Published: 06:00, 24 April 2020
| Updated: 09:28, 24 April 2020
Herne Bay overcame the heartache of losing the title on goal difference the year before and a mid-season budget cut before landing the Kent League prize in 2012.
Our Decade of Champions feature celebrates those teams in Kent who finished top of the pile. The manager who guided them to the title, Simon Halsey, recalls the highs and lows.
The Team: Herne Bay
The Season: 2011/12
The League: Kent League
The Manager: Simon Halsey
BACKGROUND TO THE SEASON;
Herne Bay had twice gone close to the title under manager Simon Halsey, none more so than the previous season which had seen them lose out to Hythe Town on goal difference.
Scott Porter's Hythe team secured a late draw at Tunbridge Wells which had handed them the 2010/11 title.
In the year before that Halsey's men had finished runners-up to Faversham Town. They were determined to make it third time lucky.
Halsey said: "I didn’t go in with a big budget and win it in one season, it was a building process."
The boss, who had previously been assistant to Marc Seager when Whitstable won the Kent League title in 2007, joined Herne Bay as assistant coach working with then manager Barry Morgan, before taking over as manager ahead of the 2009/10 season.
HOW DID THE SEASON START?
"We didn’t play great on the first game," Halsey recalled. "We were away to Beckenham, but we won 4-2 which was no mean feat. I might be getting old now but I remember Darren Marsden, an exceptional player at that level and the level above, and watching him do things with his feet that day against a very good Beckenham side that were obscene.
"He scored some outstanding goals. Marso was completely unplayable and it got us off to a good start. We got our noses infront early doors."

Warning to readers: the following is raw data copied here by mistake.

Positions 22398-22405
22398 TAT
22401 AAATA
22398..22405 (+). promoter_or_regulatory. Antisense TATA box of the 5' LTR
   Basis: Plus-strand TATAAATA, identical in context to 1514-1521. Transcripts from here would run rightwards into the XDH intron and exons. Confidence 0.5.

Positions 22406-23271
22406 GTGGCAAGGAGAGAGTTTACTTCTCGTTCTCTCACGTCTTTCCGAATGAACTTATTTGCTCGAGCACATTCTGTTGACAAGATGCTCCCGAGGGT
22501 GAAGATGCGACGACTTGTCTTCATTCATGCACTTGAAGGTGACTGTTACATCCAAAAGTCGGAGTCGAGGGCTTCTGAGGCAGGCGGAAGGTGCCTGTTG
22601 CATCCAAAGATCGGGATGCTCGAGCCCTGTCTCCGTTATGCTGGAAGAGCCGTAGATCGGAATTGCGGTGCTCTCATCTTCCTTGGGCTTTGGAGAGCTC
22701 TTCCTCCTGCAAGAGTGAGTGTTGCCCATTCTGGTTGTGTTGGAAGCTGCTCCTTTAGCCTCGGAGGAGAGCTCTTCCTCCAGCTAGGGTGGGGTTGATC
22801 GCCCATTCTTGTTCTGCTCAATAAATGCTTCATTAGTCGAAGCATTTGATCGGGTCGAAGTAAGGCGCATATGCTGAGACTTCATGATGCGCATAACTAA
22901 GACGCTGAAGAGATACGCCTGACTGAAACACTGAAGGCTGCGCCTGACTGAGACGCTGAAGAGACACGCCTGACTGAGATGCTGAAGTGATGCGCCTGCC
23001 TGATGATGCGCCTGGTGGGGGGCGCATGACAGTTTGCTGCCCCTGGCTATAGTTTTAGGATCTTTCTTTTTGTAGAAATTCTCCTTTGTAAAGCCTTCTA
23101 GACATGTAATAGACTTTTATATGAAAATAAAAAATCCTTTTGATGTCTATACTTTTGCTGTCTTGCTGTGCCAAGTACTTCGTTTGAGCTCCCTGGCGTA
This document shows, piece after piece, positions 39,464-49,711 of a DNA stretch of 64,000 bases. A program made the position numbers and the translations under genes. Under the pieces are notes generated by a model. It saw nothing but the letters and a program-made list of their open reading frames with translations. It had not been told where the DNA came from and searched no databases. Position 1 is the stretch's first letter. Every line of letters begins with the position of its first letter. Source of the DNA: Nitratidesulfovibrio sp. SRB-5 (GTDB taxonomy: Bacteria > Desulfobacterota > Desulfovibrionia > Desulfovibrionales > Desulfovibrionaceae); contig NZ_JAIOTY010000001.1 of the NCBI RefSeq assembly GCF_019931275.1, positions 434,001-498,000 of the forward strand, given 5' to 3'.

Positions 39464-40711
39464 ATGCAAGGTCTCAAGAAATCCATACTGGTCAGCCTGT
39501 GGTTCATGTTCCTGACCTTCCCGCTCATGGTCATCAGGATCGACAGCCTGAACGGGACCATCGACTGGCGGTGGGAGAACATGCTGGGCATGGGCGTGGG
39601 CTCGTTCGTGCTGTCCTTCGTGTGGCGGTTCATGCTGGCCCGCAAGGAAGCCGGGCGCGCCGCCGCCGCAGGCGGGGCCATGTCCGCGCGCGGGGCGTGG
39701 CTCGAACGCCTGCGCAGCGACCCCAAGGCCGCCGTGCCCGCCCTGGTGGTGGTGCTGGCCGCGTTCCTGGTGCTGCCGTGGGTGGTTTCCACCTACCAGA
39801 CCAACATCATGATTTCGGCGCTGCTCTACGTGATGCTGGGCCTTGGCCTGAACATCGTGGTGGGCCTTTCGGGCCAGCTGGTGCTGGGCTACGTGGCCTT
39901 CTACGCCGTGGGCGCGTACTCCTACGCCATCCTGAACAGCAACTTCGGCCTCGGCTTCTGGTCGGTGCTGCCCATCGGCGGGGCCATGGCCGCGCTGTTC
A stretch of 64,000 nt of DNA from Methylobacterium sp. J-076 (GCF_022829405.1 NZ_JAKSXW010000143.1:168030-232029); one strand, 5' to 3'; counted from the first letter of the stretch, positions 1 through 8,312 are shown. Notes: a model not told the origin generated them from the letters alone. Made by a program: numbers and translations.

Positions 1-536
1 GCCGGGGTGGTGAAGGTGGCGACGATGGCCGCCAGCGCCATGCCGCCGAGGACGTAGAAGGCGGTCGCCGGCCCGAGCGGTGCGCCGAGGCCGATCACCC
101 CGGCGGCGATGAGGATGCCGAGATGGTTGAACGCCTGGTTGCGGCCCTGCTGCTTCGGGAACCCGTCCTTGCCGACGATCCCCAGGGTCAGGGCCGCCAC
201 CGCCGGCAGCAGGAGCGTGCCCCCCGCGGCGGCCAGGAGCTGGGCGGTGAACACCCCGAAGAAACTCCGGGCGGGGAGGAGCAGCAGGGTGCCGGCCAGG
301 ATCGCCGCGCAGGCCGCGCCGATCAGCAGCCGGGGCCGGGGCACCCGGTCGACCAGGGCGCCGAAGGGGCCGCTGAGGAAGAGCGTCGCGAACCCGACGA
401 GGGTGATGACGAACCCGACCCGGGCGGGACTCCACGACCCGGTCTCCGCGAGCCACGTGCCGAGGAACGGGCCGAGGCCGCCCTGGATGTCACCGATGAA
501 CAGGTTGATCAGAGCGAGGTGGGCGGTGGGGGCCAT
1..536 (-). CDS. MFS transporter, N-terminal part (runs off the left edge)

ANY HICCUPS ALONG THE WAY?
The club had their budget cut at Christmas but Marsden was the only one to leave.
Halsey said: "The rest stayed. They weren’t on the money some of these boys are on now.
"We took a cut but the money would only pay for a pint after the game really.
"Everyone thought we would fall apart but it wasn’t abut the money, we had finished runners-up twice and we had unfinished business. They weren’t jumping ship."
WHO WAS THE CAPTAIN?
"Luke Harvey was the skipper. He had been there many years, he was a club stalwart, he was the leader of the players in the changing room when I got there, he had a presence and we just wanted to keep him at it.
"We are still working together now and he has always been a good person to work alongside.
"We had others. Tom Bryant, James Campbell, Toby Ashmore, numerous players who could have led that team, they all did. Luke had injuries and missed a few games being out of form but we had others who could step in."
WAS THERE A STAR MAN?
Halsey said: "With the way we played, once we could get Darren Marsden isolated on his own, give him the ball, he could do things that were ridiculous.
"Rhys Lawson for me is one of the best wingers that I have ever come across. If I could roll back the years and have Rhys Lawson and Tom Chapman, who is at Ramsgate now, if you could have those two wide either side, they would be an unbelievable force.
"But they all had their spells. Byron Walker came in and was superb along with goalkeeper Dan Eason. If he was another two inches taller he would have made the Football League, without a shadow of a doubt."
ANY UNSUNG HEROES?
"We had a few of them," Halsey said.
"Defender Tom Parker was one of them. He won the league when I was at Whitstable and he did it again for me at Herne Bay.
"That was no mean feat but he was one that never really grabbed the limelight. He didn’t play every game but he did everything you would ask of him, he trained well and they all had their own part to play."
KEY GAMES THAT STAND OUT?
"After the budget cut we went up to Fisher and won by three or four. The precedent had been set and the boys wouldn’t fold and die.
"We had a job to do, it wasn’t really about money. It was a defining moment to have gone there and still done the business.
"We had two years of finishing runners-up and we needed to win it. Fair play to them for sticking around. It proved that the solidarity wasn’t about the financial side of it.